Studio group signs pact for first commercial project at former naval air base
by Jack Encarnacao
The Patriot Ledger
December 20, 2008
WEYMOUTH — The parties looking to build movie and television production studios on the former South Weymouth Naval Air Station have signed a deal they say clears the way for construction to begin in August.
The deal between developer LNR Property Corp. and Los Angeles-based International Studio Group (ISG) is the first to be signed for commercial development on the base, which LNR is redeveloping into a sprawling mixed-use complex called SouthField. Long-term plans call for development through 2017.
“Things will happen very quickly,” said Robert Papazian, one of ISG’s principals and a Belmont native, who has produced several television shows, including “Nash Bridges” and “Rome.”
The $100 million project, called SouthField Studios, will include 11 sound stages, production offices and more than 125,000 square feet of retail and office space.
Individuals involved in ISG, a privately held company, have successfully opened, restored and operated movie studios in California.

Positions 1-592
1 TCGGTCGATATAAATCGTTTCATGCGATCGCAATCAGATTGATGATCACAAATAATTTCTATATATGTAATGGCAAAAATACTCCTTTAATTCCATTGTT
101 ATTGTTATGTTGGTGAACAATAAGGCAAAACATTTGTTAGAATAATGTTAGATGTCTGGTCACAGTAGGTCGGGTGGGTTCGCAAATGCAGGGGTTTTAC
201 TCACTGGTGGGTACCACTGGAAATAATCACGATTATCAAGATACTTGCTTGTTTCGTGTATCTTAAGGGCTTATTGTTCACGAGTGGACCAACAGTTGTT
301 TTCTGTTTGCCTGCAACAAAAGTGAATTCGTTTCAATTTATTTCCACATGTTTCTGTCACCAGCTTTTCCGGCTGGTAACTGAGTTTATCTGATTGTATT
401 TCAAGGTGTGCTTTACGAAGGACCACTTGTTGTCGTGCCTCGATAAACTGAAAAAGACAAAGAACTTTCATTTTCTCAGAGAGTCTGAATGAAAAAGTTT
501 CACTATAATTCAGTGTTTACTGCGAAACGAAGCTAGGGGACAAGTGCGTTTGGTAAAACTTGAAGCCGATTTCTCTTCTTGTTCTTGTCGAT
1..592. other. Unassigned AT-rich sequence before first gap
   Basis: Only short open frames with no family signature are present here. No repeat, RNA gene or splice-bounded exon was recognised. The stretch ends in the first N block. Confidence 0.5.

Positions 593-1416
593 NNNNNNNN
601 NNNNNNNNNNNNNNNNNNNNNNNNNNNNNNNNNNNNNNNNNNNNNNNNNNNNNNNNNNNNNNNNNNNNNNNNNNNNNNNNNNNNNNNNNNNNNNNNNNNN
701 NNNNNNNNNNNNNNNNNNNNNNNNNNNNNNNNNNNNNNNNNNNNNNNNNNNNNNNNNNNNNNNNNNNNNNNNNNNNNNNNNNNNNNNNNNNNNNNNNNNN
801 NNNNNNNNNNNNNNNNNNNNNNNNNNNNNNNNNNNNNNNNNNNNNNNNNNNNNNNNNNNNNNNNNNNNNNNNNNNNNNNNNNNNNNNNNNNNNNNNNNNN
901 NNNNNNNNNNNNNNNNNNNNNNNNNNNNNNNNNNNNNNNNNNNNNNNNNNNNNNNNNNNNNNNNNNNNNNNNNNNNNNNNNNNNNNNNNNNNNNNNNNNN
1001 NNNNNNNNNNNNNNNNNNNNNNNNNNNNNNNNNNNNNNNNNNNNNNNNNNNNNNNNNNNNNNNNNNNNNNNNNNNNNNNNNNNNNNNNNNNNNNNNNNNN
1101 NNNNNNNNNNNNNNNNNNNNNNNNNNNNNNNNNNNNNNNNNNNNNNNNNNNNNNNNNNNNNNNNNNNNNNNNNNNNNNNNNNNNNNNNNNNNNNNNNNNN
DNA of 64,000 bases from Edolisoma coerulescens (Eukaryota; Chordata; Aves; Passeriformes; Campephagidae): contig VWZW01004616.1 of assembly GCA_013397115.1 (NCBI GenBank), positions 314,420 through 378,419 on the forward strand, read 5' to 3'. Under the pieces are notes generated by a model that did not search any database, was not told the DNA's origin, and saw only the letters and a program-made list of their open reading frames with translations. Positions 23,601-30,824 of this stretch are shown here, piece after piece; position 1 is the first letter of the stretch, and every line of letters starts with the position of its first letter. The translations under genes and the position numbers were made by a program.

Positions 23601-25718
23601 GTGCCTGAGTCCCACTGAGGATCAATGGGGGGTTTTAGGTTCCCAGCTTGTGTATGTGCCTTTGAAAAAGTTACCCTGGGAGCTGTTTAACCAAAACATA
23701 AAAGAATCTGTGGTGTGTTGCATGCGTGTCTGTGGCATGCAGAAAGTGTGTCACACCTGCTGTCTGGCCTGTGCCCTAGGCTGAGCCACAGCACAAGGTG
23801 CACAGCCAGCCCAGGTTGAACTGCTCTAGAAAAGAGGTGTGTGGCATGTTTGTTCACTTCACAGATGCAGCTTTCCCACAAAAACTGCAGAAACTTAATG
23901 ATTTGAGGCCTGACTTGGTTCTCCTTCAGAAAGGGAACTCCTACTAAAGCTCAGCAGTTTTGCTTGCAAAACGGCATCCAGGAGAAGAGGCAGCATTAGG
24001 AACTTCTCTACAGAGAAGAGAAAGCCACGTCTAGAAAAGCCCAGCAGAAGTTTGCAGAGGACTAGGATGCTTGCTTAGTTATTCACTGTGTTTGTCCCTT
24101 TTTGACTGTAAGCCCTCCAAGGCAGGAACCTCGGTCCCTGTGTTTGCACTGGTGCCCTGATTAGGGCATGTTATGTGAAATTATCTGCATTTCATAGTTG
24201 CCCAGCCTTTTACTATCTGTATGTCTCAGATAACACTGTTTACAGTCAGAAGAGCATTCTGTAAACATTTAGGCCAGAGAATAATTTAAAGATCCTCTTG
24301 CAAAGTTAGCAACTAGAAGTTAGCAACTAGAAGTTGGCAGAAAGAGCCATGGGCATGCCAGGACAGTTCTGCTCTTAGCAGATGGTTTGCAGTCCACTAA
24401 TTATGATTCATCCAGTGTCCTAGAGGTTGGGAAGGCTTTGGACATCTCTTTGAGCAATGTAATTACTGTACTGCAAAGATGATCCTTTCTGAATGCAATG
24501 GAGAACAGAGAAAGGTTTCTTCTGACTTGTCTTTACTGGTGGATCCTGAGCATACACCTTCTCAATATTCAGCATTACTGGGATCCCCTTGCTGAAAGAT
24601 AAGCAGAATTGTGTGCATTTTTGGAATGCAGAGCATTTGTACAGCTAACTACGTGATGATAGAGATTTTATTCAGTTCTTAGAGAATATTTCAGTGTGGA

Design and architectural plans still need to be developed and approved before work on the project begins.
The project’s scope was scaled down from what was originally talked about – a $300 million project with up to 15 sound stages.
That version of the project was predicated on the state passing new new tax breaks for major projects. SouthField Studios stood to secure about $60 million in tax credits under that proposal, but it failed to win legislative approval this year despite concerted lobbying.
The idea behind the project is that the new studios will offer post-production facilities for film crews that have been lured to Boston by tax incentives. Many film projects have come to Massachusetts for location shooting, but leave the state after shooting to complete the projects in Los Angeles and New York.
A separate group is planning a film studio in Plymouth.
Jack Encarnacao may be reached at email@example.com.
Mass. jobs seminar set
By Donna Goodison
December 18, 2008
If you have seen the Hollywood movie crews shooting around Boston and want to get in on the action, the Massachusetts Film Office will host a Jan. 24 career fair to explain just what it takes.